}else{
        tail->next = node;  // append the node
        tail = node;        // point the tail at the end
    }
}

In this case, since it's a singly linked-list, the tail is only really useful for appending items to the list. To insert an item, you'll have to traverse the list starting at the head. Where the tail really comes in handy is with a doubly-linked list, it allows you to traverse the list starting at either end. You can traverse this list like

// return a pointer to element with product code
product_data_t*  seek(list_t *list, int code){
   product_data_t* iter = list->head;
   while(iter != NULL)
       if(iter->code == code)
           return iter;
       iter = iter->next;
   }
   return NULL; // element with code doesn't exist
}

Often times, the head and tail are fully constructed nodes themselves used as a sentinel to denote the beginning and end of a list. They don't store data themselves (well rather, their data represent a sentinel token), they are just place holders for the front and back. This can make it easier to code some algorithms dealing with linked lists at the expense of having to have two extra elements. Overall, linked lists are flexible data structures with several ways to implement them.

oh yeah, and nik is right, playing with linked-lists are a great way to get good with pointers and indirection. And they are also a great way to practice recursion too! After you have gotten good with linked-list, try building a tree next and use recursion to walk the tree.

share|improve this answer
    
Hello, Thanks for your help. However, looking at the other comments. I am trying to make my linked list generic as possible. Like kung mentioned to seperate list data from the external data. So have changed my structures so one contains only the data, and the other contains only list data. However, I am not sure what I am supposed to do with the list->data I have assigned in the address of the product. I think I am still lacking some confusion. Thanks –  ant2009 Jun 12 '09 at 6:17

Arguably you want your list data structure to be external to the data that it stores.

Say you have:

struct Whatever
{
   int x_;
}

Then your list structure would look like this:

struct Whatever_Node
{
   Whatever_Node* next_
   Whatever* data_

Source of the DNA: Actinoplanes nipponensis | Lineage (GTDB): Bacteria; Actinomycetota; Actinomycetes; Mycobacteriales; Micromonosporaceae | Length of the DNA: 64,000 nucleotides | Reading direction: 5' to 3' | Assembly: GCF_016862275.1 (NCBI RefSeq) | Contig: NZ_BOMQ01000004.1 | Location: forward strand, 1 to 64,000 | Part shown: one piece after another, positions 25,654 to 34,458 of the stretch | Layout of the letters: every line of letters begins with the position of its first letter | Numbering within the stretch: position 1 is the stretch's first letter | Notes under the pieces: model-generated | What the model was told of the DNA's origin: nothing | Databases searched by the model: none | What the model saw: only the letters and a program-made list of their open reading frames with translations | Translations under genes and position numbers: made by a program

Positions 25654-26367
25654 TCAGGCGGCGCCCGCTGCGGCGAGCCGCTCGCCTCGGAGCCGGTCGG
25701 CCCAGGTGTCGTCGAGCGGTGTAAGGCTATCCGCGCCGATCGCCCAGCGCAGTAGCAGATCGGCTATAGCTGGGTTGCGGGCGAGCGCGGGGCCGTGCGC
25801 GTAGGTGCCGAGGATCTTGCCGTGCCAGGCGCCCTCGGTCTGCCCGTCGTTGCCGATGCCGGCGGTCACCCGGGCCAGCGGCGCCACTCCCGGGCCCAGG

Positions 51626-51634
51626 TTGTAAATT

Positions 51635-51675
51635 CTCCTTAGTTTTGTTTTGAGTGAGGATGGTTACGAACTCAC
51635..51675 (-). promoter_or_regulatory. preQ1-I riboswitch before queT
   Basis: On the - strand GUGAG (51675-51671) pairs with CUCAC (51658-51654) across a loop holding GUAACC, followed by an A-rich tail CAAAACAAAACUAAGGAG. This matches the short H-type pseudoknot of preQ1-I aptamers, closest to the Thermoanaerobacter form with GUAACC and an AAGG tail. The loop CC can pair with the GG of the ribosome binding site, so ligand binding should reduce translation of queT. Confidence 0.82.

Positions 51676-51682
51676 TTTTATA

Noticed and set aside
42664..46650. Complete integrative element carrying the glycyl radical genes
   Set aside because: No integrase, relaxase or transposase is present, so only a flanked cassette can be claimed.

}

Ryan Oberoi commented similarly, but w/o example.

share|improve this answer

If you are looking to better understand the basics of linked lists, take a look at the following document:

http://cslibrary.stanford.edu/103/LinkedListBasics.pdf

share|improve this answer

If you are learning C pointer theory this is a good exercise. Otherwise, it feels like too much indirection for code that is not generic (as in a library).

Instead of allocating a static 128 byte character string, you might want to do some more pointer practice and use an allocated exact length string that you clean up at exit.

Academically, kungfucraigs' structure looks more generic then the one you have defined.

share|improve this answer

You're calloc'ing space for your list_t struct, just pointers to list head and tail, which isn't what you want to do.

When you add to a linked list, allocate space for an actual node in the list, which is your product_data_t struct.

share|improve this answer

You're allocating the wrong chunk of memory. Instead of allocating memory for each list element, you're allocating for the list head and tail.

For simplicity, get rid of the separate structure for the head and tail. Make them global variables (the same scope they're in now) and change them to be listhead and listtail. This will make the code much more readable (you won't be needlessly going through a separate structure) and you won't make the mistake of allocating for the wrong struct.

You don't need a tail pointer unless you're going to make a doubly linked list. Its not a major element to add once you create a linked list, but not necessary either.

share|improve this answer

I am not writing the code here but you need to do the following:

  • Create and object of list, this will remain global for the length of program.
  • Malloc the size of product _ data _ t.
  • For first element (head is NULL), point head to the malloced' address.
  • To add next element, move to the end of list and then add the pointer of malloced address to next of last element. (The next of the last element will always be NULL, so thats how you traverse to end.)
  • Forget tail for a while.
share|improve this answer

In memory your items are linked by pointers in the list structure

item1 -> item2

Why not make the list structure part of your item?

Then you allocate a product item, and the list structure is within it.

typedef struct product_data 
{
    int product_code;
    char product_name[PRODUCT_NAME_LEN];
    int product_cost;
    struct list_t list; // contains the pointers to other product data in the list
}product_data_t;
share|improve this answer

Go STL route. Declaring linked lists should be agnostic of the data. If you really have to write it yourself, take a look at how it is implemented in STL or Boost.

You shouldn't even keep the *next pointer with your data structure. This allows you to use your product data structure in a various number of data structures - trees, arrays and queues.

Hope this info helps in your design decision.

Edit:

Since the post is tagged C, you have equivalent implementations using void* pointers that follow the basic design principle. For an example, check out:

Documentation | list.c | list.h

share|improve this answer
1  
Do you have any links to the source code that implements the linked list using either boost of STL? –  ant2009 Jun 11 '09 at 17:31
1  
seems to be tagged as a C question, I didn't think the STL was available in C environs –  tonylo Jun 11 '09 at 17:49
    
Tonylo/robUK, I edited my answer to add a C example. Hope this helps. –  Ryan Oberoi Jun 12 '09 at 4:33